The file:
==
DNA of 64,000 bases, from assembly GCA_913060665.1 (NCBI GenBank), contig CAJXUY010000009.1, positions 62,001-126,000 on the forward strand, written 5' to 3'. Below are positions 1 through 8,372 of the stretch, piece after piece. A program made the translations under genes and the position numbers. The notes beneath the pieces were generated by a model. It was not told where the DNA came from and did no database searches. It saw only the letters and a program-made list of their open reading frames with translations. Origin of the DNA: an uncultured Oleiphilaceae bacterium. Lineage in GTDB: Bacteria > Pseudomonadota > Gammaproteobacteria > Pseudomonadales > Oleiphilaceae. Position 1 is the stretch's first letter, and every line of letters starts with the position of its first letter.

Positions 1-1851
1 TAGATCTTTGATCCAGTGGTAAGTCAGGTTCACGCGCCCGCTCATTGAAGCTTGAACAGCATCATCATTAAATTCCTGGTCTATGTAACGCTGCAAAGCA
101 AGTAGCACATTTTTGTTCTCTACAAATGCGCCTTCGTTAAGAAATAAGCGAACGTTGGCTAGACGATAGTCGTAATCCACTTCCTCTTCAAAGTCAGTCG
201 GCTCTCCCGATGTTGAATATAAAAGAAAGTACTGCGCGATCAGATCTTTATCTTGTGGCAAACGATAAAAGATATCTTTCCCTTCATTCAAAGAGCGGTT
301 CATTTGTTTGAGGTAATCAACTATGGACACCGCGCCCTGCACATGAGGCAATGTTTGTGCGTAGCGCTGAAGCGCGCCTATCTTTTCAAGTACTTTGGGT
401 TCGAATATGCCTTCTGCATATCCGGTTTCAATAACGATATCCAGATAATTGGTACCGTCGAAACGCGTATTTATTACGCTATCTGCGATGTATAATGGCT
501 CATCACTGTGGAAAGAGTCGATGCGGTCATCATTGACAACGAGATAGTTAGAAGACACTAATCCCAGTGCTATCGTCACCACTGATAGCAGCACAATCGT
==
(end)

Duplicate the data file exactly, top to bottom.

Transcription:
DNA of 64,000 bases, from assembly GCA_913060665.1 (NCBI GenBank), contig CAJXUY010000009.1, positions 62,001-126,000 on the forward strand, written 5' to 3'. Below are positions 1 through 8,372 of the stretch, piece after piece. A program made the translations under genes and the position numbers. The notes beneath the pieces were generated by a model. It was not told where the DNA came from and did no database searches. It saw only the letters and a program-made list of their open reading frames with translations. Origin of the DNA: an uncultured Oleiphilaceae bacterium. Lineage in GTDB: Bacteria > Pseudomonadota > Gammaproteobacteria > Pseudomonadales > Oleiphilaceae. Position 1 is the stretch's first letter, and every line of letters starts with the position of its first letter.

Positions 1-1851
1 TAGATCTTTGATCCAGTGGTAAGTCAGGTTCACGCGCCCGCTCATTGAAGCTTGAACAGCATCATCATTAAATTCCTGGTCTATGTAACGCTGCAAAGCA
101 AGTAGCACATTTTTGTTCTCTACAAATGCGCCTTCGTTAAGAAATAAGCGAACGTTGGCTAGACGATAGTCGTAATCCACTTCCTCTTCAAAGTCAGTCG
201 GCTCTCCCGATGTTGAATATAAAAGAAAGTACTGCGCGATCAGATCTTTATCTTGTGGCAAACGATAAAAGATATCTTTCCCTTCATTCAAAGAGCGGTT
301 CATTTGTTTGAGGTAATCAACTATGGACACCGCGCCCTGCACATGAGGCAATGTTTGTGCGTAGCGCTGAAGCGCGCCTATCTTTTCAAGTACTTTGGGT
401 TCGAATATGCCTTCTGCATATCCGGTTTCAATAACGATATCCAGATAATTGGTACCGTCGAAACGCGTATTTATTACGCTATCTGCGATGTATAATGGCT
501 CATCACTGTGGAAAGAGTCGATGCGGTCATCATTGACAACGAGATAGTTAGAAGACACTAATCCCAGTGCTATCGTCACCACTGATAGCAGCACAATCGT